For instance, we won't discuss her weight, we will just make sure everyone is on a diet of healthy food (which we should do all the time anyways) when she is around. And try and choose activities that involve being up and active instead of watching a movie. (ie, when we go home for Christmas, we all go ice skating, sledding, skiing, etc. or in the summer we all go walk the length of our favorite beach and down the pier, before we do any laying in the sand.) Often if it's presented in a "Well, this is what we are going to do" tone, then it doesn't feel like a jab, or like you are forcing.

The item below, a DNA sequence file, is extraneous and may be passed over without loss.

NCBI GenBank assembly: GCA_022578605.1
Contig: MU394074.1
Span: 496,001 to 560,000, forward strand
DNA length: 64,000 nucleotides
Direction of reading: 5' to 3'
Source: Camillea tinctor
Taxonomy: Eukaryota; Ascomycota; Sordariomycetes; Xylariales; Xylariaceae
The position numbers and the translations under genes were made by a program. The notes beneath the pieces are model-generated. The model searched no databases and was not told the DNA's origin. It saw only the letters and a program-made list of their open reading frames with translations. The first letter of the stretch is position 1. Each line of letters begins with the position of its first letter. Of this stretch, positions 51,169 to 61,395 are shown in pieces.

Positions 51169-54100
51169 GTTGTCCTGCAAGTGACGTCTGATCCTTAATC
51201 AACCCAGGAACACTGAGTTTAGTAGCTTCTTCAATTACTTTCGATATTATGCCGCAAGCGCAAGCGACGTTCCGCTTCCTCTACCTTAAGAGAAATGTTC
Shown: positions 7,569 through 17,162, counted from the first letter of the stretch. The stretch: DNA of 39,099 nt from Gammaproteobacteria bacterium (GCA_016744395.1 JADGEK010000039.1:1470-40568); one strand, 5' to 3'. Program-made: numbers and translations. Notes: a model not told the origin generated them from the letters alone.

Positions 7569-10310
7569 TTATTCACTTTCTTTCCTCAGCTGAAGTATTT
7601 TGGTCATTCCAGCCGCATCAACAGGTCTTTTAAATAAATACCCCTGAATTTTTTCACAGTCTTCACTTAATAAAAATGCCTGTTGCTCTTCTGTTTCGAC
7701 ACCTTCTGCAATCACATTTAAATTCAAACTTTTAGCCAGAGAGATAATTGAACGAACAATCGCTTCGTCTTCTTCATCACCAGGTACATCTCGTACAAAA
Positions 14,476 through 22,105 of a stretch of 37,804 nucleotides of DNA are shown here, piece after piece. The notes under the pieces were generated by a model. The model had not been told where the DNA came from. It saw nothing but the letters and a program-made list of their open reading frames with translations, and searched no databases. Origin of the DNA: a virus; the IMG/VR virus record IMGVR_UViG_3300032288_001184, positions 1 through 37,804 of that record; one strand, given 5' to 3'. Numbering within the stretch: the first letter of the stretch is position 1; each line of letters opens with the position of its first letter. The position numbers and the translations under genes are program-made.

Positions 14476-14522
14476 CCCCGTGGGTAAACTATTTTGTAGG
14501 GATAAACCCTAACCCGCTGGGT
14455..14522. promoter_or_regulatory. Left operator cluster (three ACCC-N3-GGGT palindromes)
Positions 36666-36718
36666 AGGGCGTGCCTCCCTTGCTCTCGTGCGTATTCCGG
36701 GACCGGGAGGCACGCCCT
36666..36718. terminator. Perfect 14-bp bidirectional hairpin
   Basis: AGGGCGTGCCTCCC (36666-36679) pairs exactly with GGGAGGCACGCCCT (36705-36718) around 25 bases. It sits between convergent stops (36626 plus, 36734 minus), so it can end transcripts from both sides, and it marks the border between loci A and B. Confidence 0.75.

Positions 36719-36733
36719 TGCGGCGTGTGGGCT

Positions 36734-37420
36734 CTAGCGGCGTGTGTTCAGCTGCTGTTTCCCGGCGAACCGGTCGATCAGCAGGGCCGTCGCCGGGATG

In my experience, these types of healthy habits catch on (for instance, my mom and younger sister and I were all doing yoga every morning on one of our family vacations, and she started joining in and now does it a few times a week on her own at home).

It's really tricky but I agree with everyone else, it's something you have to choose to do for yourself. All we can do, as family, is encourage good habits and lead by example.
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Old 05-31-2013, 10:57 AM   #19